Every Friday Book Beginnings on Friday is hosted by Gillion at Rose City Reader where you can share the first sentence (or so) of the book you are reading, along with your initial thoughts about the sentence, impressions of the book, or anything else the opener inspires.

My extracts today are from Hamnet by Maggie O’Farrell, one of my favourite authors, and the winner of this year’s Woman’s Prize for Fiction. I’ve just started to read it.

The book begins:

A boy is coming down the stairs.

Also every Friday there is The Friday 56, hosted by Freda at Freda’s Voice.

  1. Grab a book, any book.
  2. Turn to page 56, or 56% on your eReader. If you have to improvise, that is okay.
  3. Find any sentence (or a few, just don’t spoil it) that grabs you.
  4. Post it.
  5. Add the URL to your post in the link on Freda’s most recent Friday 56 post.

Hamnet climbs the stairs, breathing hard after his run through the town. It seems to drain his strength, putting one leg in front of the other, lifting each foot to each stair. He uses the handrail to haul himself along.

~~~

What a coincidence that both the opening paragraph and the extract from page 56 are about Hamnet climbing the stairs – first down and then up.

On a summer’s day in 1596, a young girl in Stratford-upon-Avon takes to her bed with a fever. Her twin brother, Hamnet, searches everywhere for help. Why is nobody at home? 

This is historical fiction inspired by Hamnet, Shakespeare’s son and is a story of the bond between twins.

Wycliffe and How To Kill a Cat by W J Burley

W.J. Burley (1914 – 2002) was first an engineer, and later went to Balliol to read zoology as a mature student. On leaving Oxford he went into teaching and, until his retirement, was senior biology master in a large mixed grammar school in Newquay. He created Wycliffe in 1966 and the series was televised in the 1990s with Jack Shepherd starring in the title role. But I’ve never watched any of them. Set in Cornwall, they have a strong sense of place, and Wycliffe is a quiet, thoughtful detective.

Wycliffe and How to Kill a Cat is the second book in the series and is the 7th one I’ve read. It was first published in 1970 as To Kill a Cat. It’s well written, with descriptions of the coast of Cornwall, firmly set in the late 1960s, specifically at the time of the astronauts first moon landing in July 1969. At one point Wycliffe reflects on the fact that a quarter of a million miles away men were walking on the moon.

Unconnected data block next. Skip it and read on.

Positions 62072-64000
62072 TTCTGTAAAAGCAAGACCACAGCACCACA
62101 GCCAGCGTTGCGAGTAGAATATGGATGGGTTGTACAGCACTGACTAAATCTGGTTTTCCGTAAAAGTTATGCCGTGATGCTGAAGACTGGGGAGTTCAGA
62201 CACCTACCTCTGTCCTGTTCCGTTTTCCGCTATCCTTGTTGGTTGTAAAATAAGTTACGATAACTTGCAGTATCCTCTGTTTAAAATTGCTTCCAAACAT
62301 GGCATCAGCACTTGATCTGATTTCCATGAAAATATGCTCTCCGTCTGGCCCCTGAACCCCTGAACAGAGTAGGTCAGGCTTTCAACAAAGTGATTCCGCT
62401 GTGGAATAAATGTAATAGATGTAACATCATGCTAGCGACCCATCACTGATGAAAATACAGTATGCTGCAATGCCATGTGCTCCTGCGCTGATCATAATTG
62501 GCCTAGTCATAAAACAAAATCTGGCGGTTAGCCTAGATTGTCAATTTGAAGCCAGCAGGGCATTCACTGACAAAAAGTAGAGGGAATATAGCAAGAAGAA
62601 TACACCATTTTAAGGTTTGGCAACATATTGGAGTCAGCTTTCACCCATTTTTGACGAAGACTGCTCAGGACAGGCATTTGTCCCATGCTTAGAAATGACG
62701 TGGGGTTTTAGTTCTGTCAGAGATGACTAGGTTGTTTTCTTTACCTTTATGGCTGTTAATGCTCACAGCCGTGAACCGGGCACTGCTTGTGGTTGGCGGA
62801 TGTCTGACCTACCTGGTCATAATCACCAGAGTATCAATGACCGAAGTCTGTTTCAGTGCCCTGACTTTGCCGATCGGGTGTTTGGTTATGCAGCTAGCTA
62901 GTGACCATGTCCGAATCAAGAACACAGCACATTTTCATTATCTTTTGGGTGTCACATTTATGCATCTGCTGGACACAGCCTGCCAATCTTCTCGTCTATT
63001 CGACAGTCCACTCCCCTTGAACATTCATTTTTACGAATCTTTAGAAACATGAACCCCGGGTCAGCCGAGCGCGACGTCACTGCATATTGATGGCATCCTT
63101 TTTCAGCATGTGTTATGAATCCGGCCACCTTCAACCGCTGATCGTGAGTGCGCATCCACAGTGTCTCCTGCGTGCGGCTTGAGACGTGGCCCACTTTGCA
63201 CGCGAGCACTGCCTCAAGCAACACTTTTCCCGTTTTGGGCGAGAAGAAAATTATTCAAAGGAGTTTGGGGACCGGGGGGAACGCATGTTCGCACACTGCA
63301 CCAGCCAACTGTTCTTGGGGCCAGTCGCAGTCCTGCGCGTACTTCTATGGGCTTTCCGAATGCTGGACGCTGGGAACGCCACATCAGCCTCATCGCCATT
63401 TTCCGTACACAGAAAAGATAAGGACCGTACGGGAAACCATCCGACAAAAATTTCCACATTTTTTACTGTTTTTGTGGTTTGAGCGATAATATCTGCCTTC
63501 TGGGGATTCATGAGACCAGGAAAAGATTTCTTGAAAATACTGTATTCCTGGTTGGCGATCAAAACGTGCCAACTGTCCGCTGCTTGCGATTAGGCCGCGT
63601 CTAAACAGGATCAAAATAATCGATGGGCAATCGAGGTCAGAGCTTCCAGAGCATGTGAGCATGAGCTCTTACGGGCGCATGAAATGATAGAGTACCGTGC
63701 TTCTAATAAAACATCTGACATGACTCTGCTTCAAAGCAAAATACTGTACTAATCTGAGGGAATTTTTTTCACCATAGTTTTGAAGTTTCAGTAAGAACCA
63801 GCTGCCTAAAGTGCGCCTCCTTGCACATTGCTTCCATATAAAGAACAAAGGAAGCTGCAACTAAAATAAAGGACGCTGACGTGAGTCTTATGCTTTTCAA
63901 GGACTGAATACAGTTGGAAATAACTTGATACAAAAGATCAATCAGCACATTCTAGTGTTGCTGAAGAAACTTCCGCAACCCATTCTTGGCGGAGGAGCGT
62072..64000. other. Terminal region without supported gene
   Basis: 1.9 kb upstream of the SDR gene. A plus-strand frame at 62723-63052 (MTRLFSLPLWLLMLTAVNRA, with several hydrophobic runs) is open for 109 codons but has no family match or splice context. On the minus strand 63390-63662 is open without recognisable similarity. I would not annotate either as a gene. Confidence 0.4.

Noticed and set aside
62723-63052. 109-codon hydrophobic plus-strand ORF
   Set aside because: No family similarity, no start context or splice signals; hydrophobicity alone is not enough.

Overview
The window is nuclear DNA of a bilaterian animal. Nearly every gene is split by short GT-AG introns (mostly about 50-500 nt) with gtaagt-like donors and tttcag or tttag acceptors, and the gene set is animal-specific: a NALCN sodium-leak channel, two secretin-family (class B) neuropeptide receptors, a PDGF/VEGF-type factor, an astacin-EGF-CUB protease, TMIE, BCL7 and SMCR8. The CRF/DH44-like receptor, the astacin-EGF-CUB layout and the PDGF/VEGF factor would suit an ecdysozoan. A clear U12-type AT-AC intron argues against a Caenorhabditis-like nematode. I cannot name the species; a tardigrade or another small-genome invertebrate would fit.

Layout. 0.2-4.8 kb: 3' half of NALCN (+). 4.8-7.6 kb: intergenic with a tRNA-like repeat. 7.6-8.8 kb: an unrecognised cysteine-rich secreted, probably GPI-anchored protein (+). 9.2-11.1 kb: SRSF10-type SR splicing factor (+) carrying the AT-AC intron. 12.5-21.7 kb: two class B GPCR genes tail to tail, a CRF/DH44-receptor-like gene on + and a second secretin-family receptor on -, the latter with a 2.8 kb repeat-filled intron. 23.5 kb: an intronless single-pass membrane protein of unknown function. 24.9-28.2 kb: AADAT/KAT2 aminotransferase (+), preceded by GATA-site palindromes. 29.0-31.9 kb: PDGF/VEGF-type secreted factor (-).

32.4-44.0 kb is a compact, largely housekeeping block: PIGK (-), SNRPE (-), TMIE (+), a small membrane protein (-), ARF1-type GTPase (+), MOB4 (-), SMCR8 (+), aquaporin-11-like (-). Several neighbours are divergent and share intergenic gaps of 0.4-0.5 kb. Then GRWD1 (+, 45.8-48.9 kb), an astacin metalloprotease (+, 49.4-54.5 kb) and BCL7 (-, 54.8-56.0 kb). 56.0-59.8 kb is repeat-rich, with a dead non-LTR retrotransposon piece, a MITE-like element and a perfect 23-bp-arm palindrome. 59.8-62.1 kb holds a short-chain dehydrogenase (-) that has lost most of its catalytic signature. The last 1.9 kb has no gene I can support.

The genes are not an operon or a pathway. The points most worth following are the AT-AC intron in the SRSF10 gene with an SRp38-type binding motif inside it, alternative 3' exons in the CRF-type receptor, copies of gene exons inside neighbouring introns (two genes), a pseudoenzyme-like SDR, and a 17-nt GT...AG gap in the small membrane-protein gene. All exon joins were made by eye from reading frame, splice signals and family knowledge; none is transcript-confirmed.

Superintendent Wycliffe, despite being on holiday can’t help getting involved when a young woman is found murdered in her seedy hotel bedroom. She’d been strangled and her face had been savagely smashed in. A thousand pounds was still in a drawer, hidden beneath her clothes, so the motive wasn’t theft.

It’s a complex story that kept me guessing to the end. Once Wycliffe had established the young woman’s identity, there were several suspects he investigated, including her husband, a meek man whose mother dominated him and his aunt who doted on him, or maybe it was the owner of the nightclub, the Voodoo where she’d worked, or one of its patrons. I kept thinking it was this person and then that person …

I like Wycliffe, a quiet man who works on instinct, but I did feel sorry for his wife, left very much on her own as he occupied himself on investigating the murder – after all they were supposed to be on holiday. She doesn’t complain. Instead she made friends with some local people and went out with them in their motor launch to explore a bit of Du Maurier country.

Wycliffe is a comparative newcomer to the area and the divisional inspector, Inspector Fehling’s first impression of him was not favourable. He thought that Wycliffe did not look like a policeman. He didn’t look ‘tall enough and he seemed almost frail. A teacher, some kind of academic, perhaps a parson, but never a policeman.’ This reminded me that there used to be a minimum height requirement for policemen of 5ft 8in tall.

These two extracts describe how Wycliffe worked:

“Wycliffe stood for a while, apparently lost in thought. Actually, though ideas chased each other through his mind they could hardly be said to have any pattern of rational consecutive thought.”

“It was when he made an effort to think in a disciplined way about anything that he was most conscious of his shortcomings. And this reflection brought him back to the case. Not only did he find sus­tained logical thought difficult but he was always short of written data. He had the official reports but these were so full as to be almost useless. Any other detective would have a sheaf of private notes, but he rarely wrote anything down and if he did he either lost it or threw it away. Notes were repugnant to him. Even now he ought to be sitting at a desk with a notepad in front of him, jotting down his ideas, transposing and relating facts like a jig-saw.”

This is police procedural, reflecting the social values and attitudes of the 1960s. It’s an early book in the series, but I think it clearly shows Wycliffe’s character and the way he worked. I’ve read the books in the series totally out of order, so it was good to read the second one. I’m still wondering about the title as there are no details in it about how to kill a cat! I’m hoping to read the first one – Wycliffe and the Three Toed Pussy, which despite its title is not about an actual cat either, but about a young woman with a deformed foot.